This medical video explores how gene tests are helping children who have had kidney transplants.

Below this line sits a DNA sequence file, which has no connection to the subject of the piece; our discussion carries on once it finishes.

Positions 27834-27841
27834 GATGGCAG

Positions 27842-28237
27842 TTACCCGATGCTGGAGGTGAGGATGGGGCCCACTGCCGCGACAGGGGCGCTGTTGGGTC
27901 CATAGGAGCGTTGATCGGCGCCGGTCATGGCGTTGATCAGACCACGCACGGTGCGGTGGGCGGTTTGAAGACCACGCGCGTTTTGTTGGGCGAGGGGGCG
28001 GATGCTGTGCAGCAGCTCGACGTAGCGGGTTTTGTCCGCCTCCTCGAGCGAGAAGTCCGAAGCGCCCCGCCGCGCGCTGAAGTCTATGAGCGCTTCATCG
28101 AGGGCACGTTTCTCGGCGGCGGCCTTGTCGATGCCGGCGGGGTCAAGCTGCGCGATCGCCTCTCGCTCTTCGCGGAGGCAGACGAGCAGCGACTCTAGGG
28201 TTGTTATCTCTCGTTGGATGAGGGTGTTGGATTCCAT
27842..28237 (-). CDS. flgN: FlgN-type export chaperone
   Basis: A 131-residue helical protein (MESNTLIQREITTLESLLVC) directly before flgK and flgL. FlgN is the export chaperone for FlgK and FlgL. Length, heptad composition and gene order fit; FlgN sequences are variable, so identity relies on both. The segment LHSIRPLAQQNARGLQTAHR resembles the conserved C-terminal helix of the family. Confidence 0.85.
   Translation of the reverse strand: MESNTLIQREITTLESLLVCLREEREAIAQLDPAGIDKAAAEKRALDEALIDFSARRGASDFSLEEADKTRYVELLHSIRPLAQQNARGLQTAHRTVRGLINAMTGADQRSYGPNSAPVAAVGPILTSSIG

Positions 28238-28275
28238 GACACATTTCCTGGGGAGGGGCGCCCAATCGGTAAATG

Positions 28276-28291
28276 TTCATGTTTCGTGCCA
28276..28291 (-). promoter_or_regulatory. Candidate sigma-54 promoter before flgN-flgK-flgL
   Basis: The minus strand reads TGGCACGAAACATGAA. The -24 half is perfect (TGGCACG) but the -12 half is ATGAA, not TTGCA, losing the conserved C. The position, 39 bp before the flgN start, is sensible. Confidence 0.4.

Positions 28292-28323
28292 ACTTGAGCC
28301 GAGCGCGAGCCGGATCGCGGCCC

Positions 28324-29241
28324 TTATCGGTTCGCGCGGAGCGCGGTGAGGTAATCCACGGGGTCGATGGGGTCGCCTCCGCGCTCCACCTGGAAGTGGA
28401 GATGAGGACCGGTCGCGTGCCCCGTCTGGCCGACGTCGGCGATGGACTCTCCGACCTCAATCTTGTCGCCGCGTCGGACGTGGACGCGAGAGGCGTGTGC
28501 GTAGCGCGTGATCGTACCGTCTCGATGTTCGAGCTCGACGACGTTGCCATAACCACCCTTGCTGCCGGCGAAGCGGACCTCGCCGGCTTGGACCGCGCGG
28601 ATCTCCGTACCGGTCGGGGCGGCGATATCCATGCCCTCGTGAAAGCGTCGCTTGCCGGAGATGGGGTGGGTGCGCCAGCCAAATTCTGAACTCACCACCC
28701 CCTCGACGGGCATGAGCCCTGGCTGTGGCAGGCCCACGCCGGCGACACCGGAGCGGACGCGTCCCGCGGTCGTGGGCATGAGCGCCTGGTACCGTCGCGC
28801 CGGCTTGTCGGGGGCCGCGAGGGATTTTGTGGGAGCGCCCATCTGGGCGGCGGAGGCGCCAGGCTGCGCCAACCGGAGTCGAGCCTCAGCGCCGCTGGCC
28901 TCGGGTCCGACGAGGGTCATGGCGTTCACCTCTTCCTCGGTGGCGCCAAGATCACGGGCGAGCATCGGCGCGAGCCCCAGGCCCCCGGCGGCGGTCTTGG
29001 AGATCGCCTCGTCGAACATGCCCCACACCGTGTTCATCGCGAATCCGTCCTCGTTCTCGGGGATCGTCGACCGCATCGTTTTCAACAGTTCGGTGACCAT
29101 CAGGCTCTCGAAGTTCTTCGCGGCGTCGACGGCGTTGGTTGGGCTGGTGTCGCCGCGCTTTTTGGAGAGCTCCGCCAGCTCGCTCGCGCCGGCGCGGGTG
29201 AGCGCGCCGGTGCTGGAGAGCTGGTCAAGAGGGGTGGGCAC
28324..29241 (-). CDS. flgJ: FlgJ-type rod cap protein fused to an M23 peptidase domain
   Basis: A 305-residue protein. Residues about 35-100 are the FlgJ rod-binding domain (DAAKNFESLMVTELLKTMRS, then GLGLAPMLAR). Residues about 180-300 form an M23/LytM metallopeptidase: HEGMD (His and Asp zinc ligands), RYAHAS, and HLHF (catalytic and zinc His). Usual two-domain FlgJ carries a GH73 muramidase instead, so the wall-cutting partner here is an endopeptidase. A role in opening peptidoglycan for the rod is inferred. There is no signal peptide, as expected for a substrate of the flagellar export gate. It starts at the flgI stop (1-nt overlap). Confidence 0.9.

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Jennifer Matthews: Seven-year-old Madison Kitz needs help, but not with her video games. Madison Kitz: I have kidney cancer, so I have to get dialysis to get that bad stuff out of my body. Jennifer Matthews: Three days a week, a machine at Stanford's Packard Children's Hospital cleans her blood, since both her kidneys were removed. Waiting for a donor is no fun, but it may get even harder after a transplant. Up to 35 percent of kids given new kidneys suffer acute rejection. That worries Madison's mom. Lisa Kitz: So I'm sure that after the transplant, it's going to be even more intense for a while. Dr. Minnie Sarwal: What we do need to do is to do better at being able to treat these acute rejections so that we limit that chronic injury and so these organs can last maybe the lifetime of a child. Jennifer Matthews: Doctor Minnie Sarwal, a pediatric nephrologist, suspects rejection drugs treat the wrong cells. That's because under a microscope, antibodies all look alike. So she tested transplant DNA on chips that detect which genes are turned on. Technology traced rejection to B-cells that defy steroids. Dr. Minnie Sarwal: And we had no way of being able to tell who needed the steroids or not. We now have a handle on being able to treat their acute rejection really swiftly. Jennifer Matthews: Doctor Sarwal hopes a clinical trial proves the drug Rituximab protects kidney transplants, maybe other organs too. That's promising as both Madison and her mom wait, and hope, for a new lease on life. Lisa Kitz: She just wants to be like all the other kids, just like everyone else. Jennifer Matthews: This is Jennifer Matthews reporting.
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